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A Quick Guide to Teaching Persuasive Writing, K–2
As I work in classrooms in New York City and across the country, I am reminded each day of the reason I decided to teach—our children have voices that need to be heard. Even five-, six-, and seven-year-olds can learn to be advocates for issues they care about—whether those involve world events, video games, or classroom life. Children can advocate for more pencils or books for their classroom. They can advocate for others too. The seniors at the local senior center may need more magazines. It makes sense, then, to teach a unit of study on persuasive letter writing so students can see their words making a difference. Also, a new version of Monopoly is the best yet, a new restaurant down the block gives free markers while you wait, and the latest Magic Tree House book is unbelievable!
It makes sense, then, to teach a unit of study on persuasive review writing so students can see readers believing in and agreeing with their words.
This book is organized to help teach units of study on persuasive writing. The first chapter describes the reasons to try a persuasive writing unit of study. The next two chapters provide two possible persuasive writing units of study for primary classrooms. The final chapter includes tips and ideas to help young writers get their persuasive writing out into the world.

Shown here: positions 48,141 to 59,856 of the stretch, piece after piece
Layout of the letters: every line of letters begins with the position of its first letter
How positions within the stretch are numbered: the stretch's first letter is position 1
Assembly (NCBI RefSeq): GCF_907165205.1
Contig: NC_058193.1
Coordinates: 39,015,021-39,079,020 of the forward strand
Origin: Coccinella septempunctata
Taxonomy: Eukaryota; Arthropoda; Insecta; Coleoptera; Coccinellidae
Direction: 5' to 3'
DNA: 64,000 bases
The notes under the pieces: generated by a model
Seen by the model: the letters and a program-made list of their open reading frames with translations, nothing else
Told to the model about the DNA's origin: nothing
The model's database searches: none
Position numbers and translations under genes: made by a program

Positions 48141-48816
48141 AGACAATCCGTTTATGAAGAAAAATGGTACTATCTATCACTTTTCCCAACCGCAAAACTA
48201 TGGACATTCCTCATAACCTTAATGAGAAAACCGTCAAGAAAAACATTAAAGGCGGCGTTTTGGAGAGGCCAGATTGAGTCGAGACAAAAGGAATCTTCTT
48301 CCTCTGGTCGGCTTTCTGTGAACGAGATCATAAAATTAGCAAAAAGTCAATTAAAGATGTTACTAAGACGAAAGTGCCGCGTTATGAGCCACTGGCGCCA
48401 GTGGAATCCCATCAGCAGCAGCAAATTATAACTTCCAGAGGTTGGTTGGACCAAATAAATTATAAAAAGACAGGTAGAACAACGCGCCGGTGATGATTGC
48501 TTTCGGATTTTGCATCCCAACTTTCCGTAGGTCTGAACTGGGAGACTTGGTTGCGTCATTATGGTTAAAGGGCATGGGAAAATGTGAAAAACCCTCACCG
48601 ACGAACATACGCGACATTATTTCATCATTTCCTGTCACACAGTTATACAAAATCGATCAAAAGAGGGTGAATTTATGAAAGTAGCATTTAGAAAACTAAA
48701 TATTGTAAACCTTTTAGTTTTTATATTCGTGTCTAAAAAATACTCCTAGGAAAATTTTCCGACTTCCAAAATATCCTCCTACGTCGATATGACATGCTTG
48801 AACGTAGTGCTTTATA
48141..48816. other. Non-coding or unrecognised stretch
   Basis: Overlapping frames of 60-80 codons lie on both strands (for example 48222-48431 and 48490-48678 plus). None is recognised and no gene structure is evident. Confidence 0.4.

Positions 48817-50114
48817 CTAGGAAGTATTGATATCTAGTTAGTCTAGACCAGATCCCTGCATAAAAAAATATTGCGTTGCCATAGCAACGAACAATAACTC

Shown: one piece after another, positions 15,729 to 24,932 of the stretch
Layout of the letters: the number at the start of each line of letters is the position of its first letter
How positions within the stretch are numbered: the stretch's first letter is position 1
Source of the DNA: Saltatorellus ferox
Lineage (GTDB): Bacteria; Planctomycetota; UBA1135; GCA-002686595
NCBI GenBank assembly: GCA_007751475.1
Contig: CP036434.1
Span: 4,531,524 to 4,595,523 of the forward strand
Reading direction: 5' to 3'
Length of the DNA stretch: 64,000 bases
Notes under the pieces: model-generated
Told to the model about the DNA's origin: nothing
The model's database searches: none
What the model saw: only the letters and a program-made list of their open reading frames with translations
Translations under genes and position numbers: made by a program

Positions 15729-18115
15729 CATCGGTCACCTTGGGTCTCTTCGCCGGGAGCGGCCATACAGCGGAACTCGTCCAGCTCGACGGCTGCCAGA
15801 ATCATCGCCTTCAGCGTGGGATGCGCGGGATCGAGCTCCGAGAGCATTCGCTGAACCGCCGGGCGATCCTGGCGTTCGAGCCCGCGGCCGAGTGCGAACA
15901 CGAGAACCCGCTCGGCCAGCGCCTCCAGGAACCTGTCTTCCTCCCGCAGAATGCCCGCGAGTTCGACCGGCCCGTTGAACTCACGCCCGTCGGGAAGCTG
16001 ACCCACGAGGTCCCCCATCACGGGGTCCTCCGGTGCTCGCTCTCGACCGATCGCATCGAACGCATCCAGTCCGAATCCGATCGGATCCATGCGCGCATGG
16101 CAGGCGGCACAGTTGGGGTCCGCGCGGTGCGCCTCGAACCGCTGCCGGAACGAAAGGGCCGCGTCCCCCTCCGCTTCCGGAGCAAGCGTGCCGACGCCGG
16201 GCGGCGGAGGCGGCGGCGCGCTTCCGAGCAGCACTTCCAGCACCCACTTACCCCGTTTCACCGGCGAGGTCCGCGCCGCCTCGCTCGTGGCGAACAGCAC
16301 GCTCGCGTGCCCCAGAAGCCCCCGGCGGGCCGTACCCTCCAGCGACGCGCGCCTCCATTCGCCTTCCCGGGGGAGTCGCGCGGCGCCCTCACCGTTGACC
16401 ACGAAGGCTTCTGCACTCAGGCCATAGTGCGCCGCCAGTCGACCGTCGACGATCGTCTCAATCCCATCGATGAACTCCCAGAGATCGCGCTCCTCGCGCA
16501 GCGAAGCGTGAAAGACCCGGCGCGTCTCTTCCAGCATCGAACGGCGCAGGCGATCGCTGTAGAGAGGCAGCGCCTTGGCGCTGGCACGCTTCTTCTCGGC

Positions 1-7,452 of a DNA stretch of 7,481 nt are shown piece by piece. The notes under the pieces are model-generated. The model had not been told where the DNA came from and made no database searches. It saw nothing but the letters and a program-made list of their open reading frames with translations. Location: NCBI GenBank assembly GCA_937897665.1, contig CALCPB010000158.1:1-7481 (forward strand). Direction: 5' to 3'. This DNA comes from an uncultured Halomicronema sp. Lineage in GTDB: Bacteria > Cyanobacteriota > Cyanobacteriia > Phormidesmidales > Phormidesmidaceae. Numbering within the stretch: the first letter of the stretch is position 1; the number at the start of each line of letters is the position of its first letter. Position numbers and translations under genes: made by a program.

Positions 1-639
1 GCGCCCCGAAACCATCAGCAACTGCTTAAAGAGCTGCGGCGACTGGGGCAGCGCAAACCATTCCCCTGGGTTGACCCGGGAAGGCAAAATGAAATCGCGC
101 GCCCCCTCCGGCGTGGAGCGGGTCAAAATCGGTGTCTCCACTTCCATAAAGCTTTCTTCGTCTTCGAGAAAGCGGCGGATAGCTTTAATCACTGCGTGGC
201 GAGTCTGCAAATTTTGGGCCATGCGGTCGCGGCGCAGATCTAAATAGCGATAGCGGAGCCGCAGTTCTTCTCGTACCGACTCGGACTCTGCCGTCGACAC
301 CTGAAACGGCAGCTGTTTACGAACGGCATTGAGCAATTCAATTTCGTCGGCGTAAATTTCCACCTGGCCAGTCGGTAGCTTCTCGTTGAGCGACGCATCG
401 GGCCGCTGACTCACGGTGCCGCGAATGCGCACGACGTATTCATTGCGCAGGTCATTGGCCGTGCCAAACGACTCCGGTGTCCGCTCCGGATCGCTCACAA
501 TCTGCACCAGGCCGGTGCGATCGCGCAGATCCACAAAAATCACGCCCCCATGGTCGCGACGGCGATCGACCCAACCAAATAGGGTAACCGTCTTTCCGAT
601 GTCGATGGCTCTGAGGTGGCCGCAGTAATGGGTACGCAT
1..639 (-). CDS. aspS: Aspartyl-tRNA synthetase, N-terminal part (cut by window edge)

The units described here are written in such a way that they stand on the shoulders of other units in Units of Study for Primary Writing (Calkins et al. 2003). As you read, you might take notes and plan to rally some colleagues to teach these units with you. You will find helpful photos and stories from actual classrooms to help you work through the hard parts.
The units stand on the shoulders of books by Katherine Bomer, Katie Ray, Stephanie Parsons, and Janet Angelillo. In addition, Lucy Calkins and Cory Gillette's work with persuasive essaying for older writers helped me see a line of growth for students.
I wrote this book knowing that most of you reading it already teach in classrooms with ongoing writing workshops and know the ebb and flow of a writing workshop unit of study. The way the lessons are described, with connections, teaching points, active engagements, and links, will feel familiar. However, if you are new to workshop teaching, I invite you to come along on the journey. Read the stories of the teachers and children. I hope you will be persuaded to join us in the writing workshop!
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